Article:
This addition to the Naxos
‘Great Conductors’ series does not disappoint.
The partnership between Weingartner (1863-1942) and Marguerite
Long in the C minor Concerto works well, with sensitive balance
between the supportive warm orchestral sound and the personal
approach of the pianist. The first movement is taken at an appropriate
pace and moves along with some style. In spite of the limitations
of the small hall used for the recording the piano sound is
in the foreground and allows the listener to enjoy the soloist’s
technique. Long plays the cadenza written by Beethoven’s contemporary
Ignaz Moscheles. The Largo is thoughtful
and poetic, with a real sense of unity between orchestra and
soloist, and the Rondo Allegro brings the work to a satisfying
conclusion, although there is a brief moment of pianistic bravura,
which interrupts the movement. The recording is comparatively
noisy but the music soon overcomes this.
Triple Concerto provided Weingartner with three near contemporaries
in this, the first recording of the work. Although most of the
complexity of the concerto falls on the cello, the other instruments
contribute well to the overall sound. Stefan Auber plays his
sometimes daunting role with considerable panache, although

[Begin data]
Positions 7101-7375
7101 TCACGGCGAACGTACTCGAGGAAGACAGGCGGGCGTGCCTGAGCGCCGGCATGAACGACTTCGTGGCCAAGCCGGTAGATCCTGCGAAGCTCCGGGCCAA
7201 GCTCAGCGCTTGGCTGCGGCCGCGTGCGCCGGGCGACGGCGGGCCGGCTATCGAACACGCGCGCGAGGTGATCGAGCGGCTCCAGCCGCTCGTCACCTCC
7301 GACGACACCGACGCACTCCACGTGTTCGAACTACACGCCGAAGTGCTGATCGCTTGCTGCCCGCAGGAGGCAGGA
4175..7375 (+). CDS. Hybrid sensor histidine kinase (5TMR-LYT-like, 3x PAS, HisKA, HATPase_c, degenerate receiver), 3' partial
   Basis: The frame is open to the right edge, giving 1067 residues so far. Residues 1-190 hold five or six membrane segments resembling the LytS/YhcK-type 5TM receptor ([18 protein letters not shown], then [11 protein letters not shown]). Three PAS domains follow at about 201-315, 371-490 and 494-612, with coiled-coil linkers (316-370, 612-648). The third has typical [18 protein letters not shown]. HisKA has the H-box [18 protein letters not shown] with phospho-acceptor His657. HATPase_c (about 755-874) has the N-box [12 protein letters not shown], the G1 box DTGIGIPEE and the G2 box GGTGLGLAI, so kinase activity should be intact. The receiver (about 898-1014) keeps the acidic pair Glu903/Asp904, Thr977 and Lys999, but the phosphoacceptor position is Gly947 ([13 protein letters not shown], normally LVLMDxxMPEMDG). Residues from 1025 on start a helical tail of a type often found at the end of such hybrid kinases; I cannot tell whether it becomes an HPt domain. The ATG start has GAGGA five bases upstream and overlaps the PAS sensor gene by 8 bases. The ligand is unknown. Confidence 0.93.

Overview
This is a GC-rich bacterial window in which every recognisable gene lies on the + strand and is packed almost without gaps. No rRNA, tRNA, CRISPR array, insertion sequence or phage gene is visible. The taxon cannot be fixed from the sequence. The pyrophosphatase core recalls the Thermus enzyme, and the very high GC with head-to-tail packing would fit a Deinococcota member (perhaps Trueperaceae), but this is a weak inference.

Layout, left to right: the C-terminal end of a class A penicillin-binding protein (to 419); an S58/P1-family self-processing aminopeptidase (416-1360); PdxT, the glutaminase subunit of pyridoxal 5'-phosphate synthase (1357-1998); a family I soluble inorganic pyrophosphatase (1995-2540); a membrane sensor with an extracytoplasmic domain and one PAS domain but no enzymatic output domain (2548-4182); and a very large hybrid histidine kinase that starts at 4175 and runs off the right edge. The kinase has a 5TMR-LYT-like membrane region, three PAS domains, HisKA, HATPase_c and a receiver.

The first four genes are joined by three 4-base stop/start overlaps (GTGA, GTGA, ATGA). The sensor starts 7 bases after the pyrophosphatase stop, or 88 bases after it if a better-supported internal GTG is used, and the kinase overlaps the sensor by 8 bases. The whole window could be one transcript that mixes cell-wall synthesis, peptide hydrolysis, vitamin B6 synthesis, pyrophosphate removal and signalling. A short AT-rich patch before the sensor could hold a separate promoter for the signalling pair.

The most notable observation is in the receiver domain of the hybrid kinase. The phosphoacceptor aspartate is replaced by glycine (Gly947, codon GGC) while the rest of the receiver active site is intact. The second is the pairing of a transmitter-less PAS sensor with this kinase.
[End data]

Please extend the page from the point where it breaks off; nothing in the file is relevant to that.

the cello sound is occasionally more insistently to the fore
than that of the other soloists. Morales balances
well with her fellow soloists, and demonstrates her individual
skills appropriately. I did have some occasional problems with
Odnoposoff’s intonation, but it did
not affect my overall enjoyment.
Weingartner has no problems with controlling and encouraging
the orchestral sound, as well as providing a well-rounded interpretation. Those who wish to add to their knowledge and
appreciation of Weingartner should be well satisfied with this
are other ‘historic’ recordings of both works, Andante has the
same soloist in the C minor Concerto as part of a Beethoven
Concertos collection, and Pearl includes the Triple together
with the Weingartner Hammerklavier orchestration.
addition to the Naxos series is excellent artistic value for anyone who already values Weingartner’s
Beethoven interpretations, or who just wants an example of fine
orchestral and solo artistry from the last century.
See also reviews
by Jonathan Woolf and Colin